U.S. Official: North Korea May Fire Missiles 'At any Time'

The Obama administration calculates that North Korea may test fire ballistic missiles at any time, says a U.S. official.

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Elad Benari,

North Korean leader Kim Jong Un
North Korean leader Kim Jong Un
AFP file

The Obama administration calculates that North Korea may test fire mobile ballistic missiles at any time, based on the most recent intelligence showing Pyongyang probably has completed launch preparations, a U.S. official told CNN on Tuesday.

The administration believes a test launch could happen without North Korea issuing a standard notice to commercial aviation and maritime shipping warning them to stay away from the missile's path, according to the official.

He cautioned that most of the information comes from satellite imagery, so it's impossible to reach a definitive conclusion because the United States has no means to gather information on the ground.

"We hope they issue a notification, but at this point we don't expect it. We are working on the assumption they won't," the official told CNN.

He said the launch could be "imminent," but also cautioned that the United States "simply doesn't know."

The official, along with a Pentagon official, told CNN that the United States has been able to keep satellites over the suspected launch area for most of the past week.

The United States thinks the missiles remain at a point about halfway down the eastern coast of North Korea and are about 10 miles inland.

Imagery has been impeded by some bad weather, which means there is less than perfect knowledge about what is happening on the ground. But based on what the United States has seen, the belief is that the missiles have received their liquid fuel and are ready for launch.

After any launch, U.S. satellites and radars in the region would be able to calculate the trajectory of missiles within minutes and quickly conclude whether they are on a test path headed for open ocean or potentially headed for land areas such as Japan.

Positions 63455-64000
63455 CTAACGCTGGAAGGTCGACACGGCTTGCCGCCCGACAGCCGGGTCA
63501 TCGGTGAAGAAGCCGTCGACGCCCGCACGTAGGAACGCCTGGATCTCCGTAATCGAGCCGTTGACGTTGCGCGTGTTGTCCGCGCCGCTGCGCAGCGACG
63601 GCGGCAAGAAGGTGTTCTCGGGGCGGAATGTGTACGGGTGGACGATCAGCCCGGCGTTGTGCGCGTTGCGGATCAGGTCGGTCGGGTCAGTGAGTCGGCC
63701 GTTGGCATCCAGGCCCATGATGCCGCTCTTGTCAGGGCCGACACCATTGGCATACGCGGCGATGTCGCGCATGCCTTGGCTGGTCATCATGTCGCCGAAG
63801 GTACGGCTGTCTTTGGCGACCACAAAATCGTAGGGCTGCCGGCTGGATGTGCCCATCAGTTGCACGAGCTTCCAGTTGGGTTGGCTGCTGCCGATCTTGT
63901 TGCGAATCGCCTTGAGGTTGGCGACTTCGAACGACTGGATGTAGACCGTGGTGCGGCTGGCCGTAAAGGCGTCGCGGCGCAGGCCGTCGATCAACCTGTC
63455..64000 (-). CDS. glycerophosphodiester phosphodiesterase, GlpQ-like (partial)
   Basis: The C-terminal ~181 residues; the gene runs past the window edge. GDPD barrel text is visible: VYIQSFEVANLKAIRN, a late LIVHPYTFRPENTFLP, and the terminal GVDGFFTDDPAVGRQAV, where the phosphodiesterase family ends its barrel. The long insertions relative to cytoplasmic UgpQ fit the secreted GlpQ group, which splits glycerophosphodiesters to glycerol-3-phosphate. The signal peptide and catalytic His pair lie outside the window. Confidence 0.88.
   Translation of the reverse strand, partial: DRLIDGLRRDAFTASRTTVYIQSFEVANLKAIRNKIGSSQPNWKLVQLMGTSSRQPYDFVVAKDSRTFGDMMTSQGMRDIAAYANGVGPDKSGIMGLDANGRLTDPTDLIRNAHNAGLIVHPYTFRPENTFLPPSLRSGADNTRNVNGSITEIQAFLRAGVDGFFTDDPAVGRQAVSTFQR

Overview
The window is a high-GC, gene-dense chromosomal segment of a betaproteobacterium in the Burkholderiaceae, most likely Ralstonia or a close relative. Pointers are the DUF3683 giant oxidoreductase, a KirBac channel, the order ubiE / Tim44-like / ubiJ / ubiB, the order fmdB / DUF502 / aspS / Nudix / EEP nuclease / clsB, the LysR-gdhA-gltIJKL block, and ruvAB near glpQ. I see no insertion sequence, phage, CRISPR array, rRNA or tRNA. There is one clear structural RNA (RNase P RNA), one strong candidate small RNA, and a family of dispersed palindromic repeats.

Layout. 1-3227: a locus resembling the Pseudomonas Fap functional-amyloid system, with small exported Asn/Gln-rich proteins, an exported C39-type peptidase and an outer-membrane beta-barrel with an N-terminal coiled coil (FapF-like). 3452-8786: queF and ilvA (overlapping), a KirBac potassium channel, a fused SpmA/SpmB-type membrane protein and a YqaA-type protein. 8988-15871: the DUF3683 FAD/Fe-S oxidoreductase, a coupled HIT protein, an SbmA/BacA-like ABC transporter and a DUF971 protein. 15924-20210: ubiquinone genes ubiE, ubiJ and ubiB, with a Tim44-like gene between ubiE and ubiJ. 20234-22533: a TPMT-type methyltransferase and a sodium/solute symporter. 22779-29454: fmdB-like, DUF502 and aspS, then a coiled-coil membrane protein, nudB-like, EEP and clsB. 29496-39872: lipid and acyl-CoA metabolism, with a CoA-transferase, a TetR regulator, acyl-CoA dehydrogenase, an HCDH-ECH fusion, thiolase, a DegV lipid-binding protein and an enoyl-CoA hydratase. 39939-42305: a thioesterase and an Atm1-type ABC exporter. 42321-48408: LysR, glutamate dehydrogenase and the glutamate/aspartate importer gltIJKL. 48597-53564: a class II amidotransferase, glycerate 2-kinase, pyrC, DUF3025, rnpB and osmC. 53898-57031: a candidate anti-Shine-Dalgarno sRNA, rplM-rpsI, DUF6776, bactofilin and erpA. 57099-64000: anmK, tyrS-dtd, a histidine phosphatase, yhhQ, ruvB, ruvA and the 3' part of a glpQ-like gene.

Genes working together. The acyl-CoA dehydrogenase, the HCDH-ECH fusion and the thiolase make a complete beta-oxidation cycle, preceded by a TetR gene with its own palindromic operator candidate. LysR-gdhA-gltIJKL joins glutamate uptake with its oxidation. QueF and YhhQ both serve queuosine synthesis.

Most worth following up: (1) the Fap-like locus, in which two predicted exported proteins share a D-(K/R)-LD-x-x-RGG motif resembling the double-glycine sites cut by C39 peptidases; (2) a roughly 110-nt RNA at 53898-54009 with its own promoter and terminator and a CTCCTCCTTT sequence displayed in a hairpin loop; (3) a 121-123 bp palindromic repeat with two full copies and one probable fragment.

The United States and Japan would then have to decide whether to try to shoot the missiles down, the officials said.

The report comes as North Korea issued its latest dispatch of ominous rhetoric Tuesday, telling foreigners in South Korea they should take steps to protect themselves in the event of a conflict.

North Korea's unnerving message advising foreigners to secure shelter or evacuate in case of hostilities came as Japan set up missile defenses in Tokyo and North Korean workers failed to turn up for work in the industrial complex jointly operated by North and South Korea.

In the statement published by state-run media and quoted by CNN, the North's Korea Asia-Pacific Peace Committee reiterated accusations that Washington and Seoul are seeking to provoke a war with Pyongyang.

"Once a war is ignited on the peninsula, it will be an all-out war," the committee said, adding that North Korea doesn't want foreigners in South Korea to "fall victim" to a conflict.

The United States dismissed " North Korea's warning as "unhelpful, however. White House spokesman Jay Carney criticized Pyongyang for more "unhelpful rhetoric that serves only to escalate tensions."